Amia Tyrae Berryman. Say her name. Say her name. The media didn’t. They used the name she was given at birth when her sex was assigned male, in an article on her murder. On March 26, 2018, she became the seventh trans woman to be killed this year, and the fourth Black trans woman.
What if the mightiest word is love? / Love beyond marital, filial, national, / love that casts a widening pool of light, / love with no need to pre-empt grievance. / In today’s sharp sparkle, this winter air, / any thing can be made, any sentence begun. / On the brink, on the brim, on the cusp, / praise song for walking forward in that light. - Elizabeth Alexander, “Praise Song for the Day” (A Poem for Barack Obama’s Presidential Inauguration)
This poem, ending with these words, opened today’s Multicultural Educators Forum, hosted annually by The Fenn School. We were invited to reflect on it quietly to ourselves, and in that silence, I committed myself once again to the twin importance of acting out of love and ensuring we are not merely walking in that light but are genuinely walking forward in that light.
The headline may have been overstated, as headlines can sometimes be: “Georgia Legislators Admit It: 'Religious Liberty' Bill Is About Anti-Gay Discrimination.” But the general drift was accurate. Concerned about the true intents and purposes of a bill under debate, a moderate Republican introduced an amendment clarifying that the bill should not be interpreted as legalizing discrimination. As reported by Mark Joseph Stern, “Conservative representatives cried foul, asserting that an anti-discrimination amendment would defeat the purpose of the bill.” Such a bill has actually passed in Indiana, sparking protests and boycotts.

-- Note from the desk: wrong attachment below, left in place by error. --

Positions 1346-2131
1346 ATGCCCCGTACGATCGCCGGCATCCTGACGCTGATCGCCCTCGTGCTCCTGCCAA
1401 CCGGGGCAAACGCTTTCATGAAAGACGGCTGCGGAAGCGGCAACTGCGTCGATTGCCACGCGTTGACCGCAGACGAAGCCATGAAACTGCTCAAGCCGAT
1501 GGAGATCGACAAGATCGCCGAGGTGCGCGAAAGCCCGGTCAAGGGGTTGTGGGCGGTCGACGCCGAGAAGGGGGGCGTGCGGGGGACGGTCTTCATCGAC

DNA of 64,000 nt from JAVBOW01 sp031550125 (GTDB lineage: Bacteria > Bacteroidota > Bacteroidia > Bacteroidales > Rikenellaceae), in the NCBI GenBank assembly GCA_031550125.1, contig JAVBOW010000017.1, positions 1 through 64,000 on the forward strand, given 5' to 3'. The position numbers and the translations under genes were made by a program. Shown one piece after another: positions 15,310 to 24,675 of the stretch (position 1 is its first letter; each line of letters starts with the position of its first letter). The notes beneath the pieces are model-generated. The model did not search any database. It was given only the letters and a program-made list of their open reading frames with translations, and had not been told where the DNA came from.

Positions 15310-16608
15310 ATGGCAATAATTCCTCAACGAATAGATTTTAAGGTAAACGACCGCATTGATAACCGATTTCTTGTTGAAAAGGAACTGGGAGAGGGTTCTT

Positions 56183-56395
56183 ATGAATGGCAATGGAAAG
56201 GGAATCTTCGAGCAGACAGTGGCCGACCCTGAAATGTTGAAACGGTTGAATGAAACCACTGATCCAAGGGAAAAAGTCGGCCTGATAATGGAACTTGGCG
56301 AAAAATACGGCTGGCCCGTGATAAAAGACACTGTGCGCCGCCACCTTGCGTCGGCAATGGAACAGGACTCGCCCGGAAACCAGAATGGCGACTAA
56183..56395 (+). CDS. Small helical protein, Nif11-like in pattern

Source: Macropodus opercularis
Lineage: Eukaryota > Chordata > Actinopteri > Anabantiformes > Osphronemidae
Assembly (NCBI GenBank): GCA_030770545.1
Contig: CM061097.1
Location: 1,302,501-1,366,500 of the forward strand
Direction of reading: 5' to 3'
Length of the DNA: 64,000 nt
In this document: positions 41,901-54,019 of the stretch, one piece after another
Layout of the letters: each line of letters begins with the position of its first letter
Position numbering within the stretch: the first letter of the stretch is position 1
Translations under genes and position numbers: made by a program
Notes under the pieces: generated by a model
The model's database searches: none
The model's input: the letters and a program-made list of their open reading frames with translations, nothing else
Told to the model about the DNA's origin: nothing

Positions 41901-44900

When progress reports are due, I’ve developed a comfortable routine of going from McCusker’s to Shelburne Falls Coffee Roasters to Bread Euphoria to Starbucks to Rao’s back to Starbucks and so on until all my skills assessments and narrative comments are done and I’m ready to return to school and enter them in FileMaker. So each fall, when I see the first announcement of the GLSEN-Massachusetts Educators’ Retreat and it falls right at winter midterms, I feel - conflicted. Sad. This year, however, I simply decided it was by far my best opportunity to meet, learn from, and network with educators who, whether or not they personally are LGBTQ etc., want to support our students who are. So, with some trepidation at what I was taking on, I set out for Provincetown right after classes on Friday with my trusty laptop and a few changes of clothes.
Spirit Week is always one of the highlights of the SBS year, from the traditional "Pajama Day" on Monday right through the traditional "Color Wars" skits on Friday. Wednesday is usually "Spirit Day" (we wear blue and white and/or SBS clothing). Tuesdays and Thursdays, however, change around from year to year, providing a nice blend of tradition and routine on the one hand, and freshness and innovation on the other.
Filed Under: Middle School, School Happenings, gender, On Education, Bill Ivey, community, diversity, Feminism, In the Classroom, LGBTQIA Support, Stoneleigh-Burnham Middle School, Stoneleigh-Burnham School, Anti-Bullying, Uniquely Stoneleigh-Burnham School